Constantine Dhonau Author Bio:
Constantine was born in St. Petersburg, Florida and raised by his mother and his aunt. A wholesome Boy Scout and frontman for Tampa ska/punk band: H1N1, he attended St. Petersburg College for his Associate of Arts and New College of Florida for his Bachelor of Arts in Psychology. He escaped to Colorado in 2015 where he served with AmeriCorps and later pursued his dream to become a wilderness therapy field guide, completing 550 field days.
He enjoys writing,
tea, cooking, brooding, dancing, yoga,
astronomy, reprehensibly long walks, movies, being outdoors
etc. & suchforth.
What inspires you to write?
I’m a night writer. I like to wander the deserted streets, imagining I’m the last soul on Earth, rambling on to myself and perhaps the voice memos in my phone. I’ll eventually bring it all back to laying on the floor clickety-clacketing on my laptop.
Tell us about your writing process.
I try to step out of the way. Writing goes best for me when I forget myself. It gets worse when I start having “clever ideas”. I’ll do anything from take voice memos while walking around town at midnight, to writing notes on my phone, scribbling sentences on the back of receipts, to journaling. I’m happy that my approach has evolved over the years and continues to do so. I’d prefer not to have a “formula” to rely on. One of the pieces I’m most proud of recently was a several-month endeavour, the longest I’ve ever taken on a single poem. That one was a scattered collection of creative thoughts and observations while I was a wilderness therapy guide working with at-risk teens & young adults in the Utah desert and Colorado mountains. It also happens to be one of the final poems of “Collateral Intentions”.
Additionally, my journals are open and public. I write in them the same as anyone else would, except I invite and encourage family, friends and strangers to write in them as well. I enjoy capturing life’s raw moments and I see life as a collaboration of relationships, not an individually-informed perspective.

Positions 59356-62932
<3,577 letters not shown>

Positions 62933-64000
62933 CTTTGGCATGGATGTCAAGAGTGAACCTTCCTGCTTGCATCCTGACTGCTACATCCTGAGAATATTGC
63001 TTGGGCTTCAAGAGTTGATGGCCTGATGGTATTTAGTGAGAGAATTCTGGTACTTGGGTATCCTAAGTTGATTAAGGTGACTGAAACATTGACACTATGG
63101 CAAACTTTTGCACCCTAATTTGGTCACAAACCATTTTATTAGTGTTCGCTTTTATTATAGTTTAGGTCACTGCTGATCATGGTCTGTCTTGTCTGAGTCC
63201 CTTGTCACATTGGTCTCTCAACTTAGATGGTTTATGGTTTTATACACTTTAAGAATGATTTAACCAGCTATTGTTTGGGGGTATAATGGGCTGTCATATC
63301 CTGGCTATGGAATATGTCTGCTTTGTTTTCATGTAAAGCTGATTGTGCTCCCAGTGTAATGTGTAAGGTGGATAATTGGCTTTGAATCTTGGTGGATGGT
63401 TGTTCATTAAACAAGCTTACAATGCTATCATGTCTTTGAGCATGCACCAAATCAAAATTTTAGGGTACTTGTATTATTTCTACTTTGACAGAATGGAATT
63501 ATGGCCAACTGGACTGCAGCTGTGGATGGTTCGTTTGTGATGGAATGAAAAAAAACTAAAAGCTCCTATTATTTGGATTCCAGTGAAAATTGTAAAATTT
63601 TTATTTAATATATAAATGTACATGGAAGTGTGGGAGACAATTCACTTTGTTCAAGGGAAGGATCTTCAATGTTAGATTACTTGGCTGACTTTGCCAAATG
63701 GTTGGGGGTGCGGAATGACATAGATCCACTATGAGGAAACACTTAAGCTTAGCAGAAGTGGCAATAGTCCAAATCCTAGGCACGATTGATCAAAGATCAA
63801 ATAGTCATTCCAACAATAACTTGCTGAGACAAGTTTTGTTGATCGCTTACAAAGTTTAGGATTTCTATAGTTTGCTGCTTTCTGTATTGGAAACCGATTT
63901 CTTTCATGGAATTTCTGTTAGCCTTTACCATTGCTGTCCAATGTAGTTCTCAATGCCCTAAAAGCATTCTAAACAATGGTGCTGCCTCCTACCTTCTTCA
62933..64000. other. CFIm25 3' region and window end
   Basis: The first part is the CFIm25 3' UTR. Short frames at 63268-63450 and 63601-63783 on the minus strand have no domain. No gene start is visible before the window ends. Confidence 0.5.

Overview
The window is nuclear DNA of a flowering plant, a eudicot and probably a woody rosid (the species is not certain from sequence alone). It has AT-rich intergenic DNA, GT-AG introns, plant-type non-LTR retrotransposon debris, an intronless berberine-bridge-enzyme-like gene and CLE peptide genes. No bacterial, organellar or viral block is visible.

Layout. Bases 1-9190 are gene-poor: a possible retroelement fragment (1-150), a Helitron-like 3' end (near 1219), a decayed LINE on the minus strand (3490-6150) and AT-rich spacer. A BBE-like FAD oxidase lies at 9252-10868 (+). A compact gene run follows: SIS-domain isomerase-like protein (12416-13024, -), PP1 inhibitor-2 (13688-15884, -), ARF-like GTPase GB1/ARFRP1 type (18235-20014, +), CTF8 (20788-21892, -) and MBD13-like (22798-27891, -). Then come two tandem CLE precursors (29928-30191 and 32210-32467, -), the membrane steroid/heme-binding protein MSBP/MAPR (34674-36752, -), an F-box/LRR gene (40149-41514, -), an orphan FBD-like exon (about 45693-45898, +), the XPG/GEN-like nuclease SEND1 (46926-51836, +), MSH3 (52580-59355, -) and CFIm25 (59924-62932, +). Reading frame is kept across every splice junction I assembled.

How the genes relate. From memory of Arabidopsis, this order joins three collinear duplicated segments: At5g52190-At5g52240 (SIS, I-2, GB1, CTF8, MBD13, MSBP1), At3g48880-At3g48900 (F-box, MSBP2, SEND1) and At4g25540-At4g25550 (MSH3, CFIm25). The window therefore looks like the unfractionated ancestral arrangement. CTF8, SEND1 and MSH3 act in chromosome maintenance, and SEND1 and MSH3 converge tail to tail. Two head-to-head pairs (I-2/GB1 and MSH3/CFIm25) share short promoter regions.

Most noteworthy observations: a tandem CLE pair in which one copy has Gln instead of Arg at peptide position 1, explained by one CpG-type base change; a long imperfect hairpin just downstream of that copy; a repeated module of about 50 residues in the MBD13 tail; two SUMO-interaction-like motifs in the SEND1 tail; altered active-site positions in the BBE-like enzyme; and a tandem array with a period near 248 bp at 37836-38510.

I often write and work on writing projects for days at a time. Eating, drinking, and sleeping very little. It’s somewhat manic, but its a choice and I enjoy it.
For “Collateral Intentions,” I spent a year transcribing 10 journals’-worth of poetry, letters, wrinkled cocktail napkins in a shoebox, milestone journal entries, and phone notes to a google doc (don’t do that), then transferred it over to Mac Pages (don’t do that either), then submitted my eBook to Amazon late (definitely don’t do that), and wrestled with a DOCX for over a year until I finally gave up on the last 5 errors in the printed version.
Who are your favorite authors?
Off the top of my head, I have great respect for Lao Tzu (of the Dao De Jing) and Stephen Mitchell (a translator) for their artistic engineering of words. They both met the task of communicating vast complexity with elegant simplicity. Margaret Cheyney did a remarkable job of adding subtle embellishments to rigorously-researched factual history in “Man Out of Time,” a biography of Nikola Tesla, which made me feel so clearly that I was in the same room with Nikola at times. I’ve never read Stephen King but my hat’s off to him for sheer endurance. Finally, Saul Williams is a seminal inspiration to me. He is an internationally-renowned slam poet and his content, his literary devices, his delivery…ugh…to me, he challenges what it means to read, write, and perform poetry.
What genres do you write?
Poetry, Memoir, Sci-Fi, Dystopian, Fiction, Non-Fiction
How did you choose the genre(s) you write?
My natural niches are existential poetry and dystopian flash fiction. I’ve written a small share of short stories but writing is my mode of personal processing. So, typically, I let the inspiration of what I’m feeling or thinking take me where it wants to, which leads me to a free verse. I’ve had a few attempts at academic writing as well—that fight isn’t over yet, either.
What three things are on your writing desk at any given moment?
A copy of the Dao De Jing, my feet, and a cup of tea.
What hobbies do you have when you need a break from writing?
I take long walks to clear my head and process. I'll talk things out with myself. Sometimes I'll put on a show to turn my brain off for a while.
What formats are your books in?
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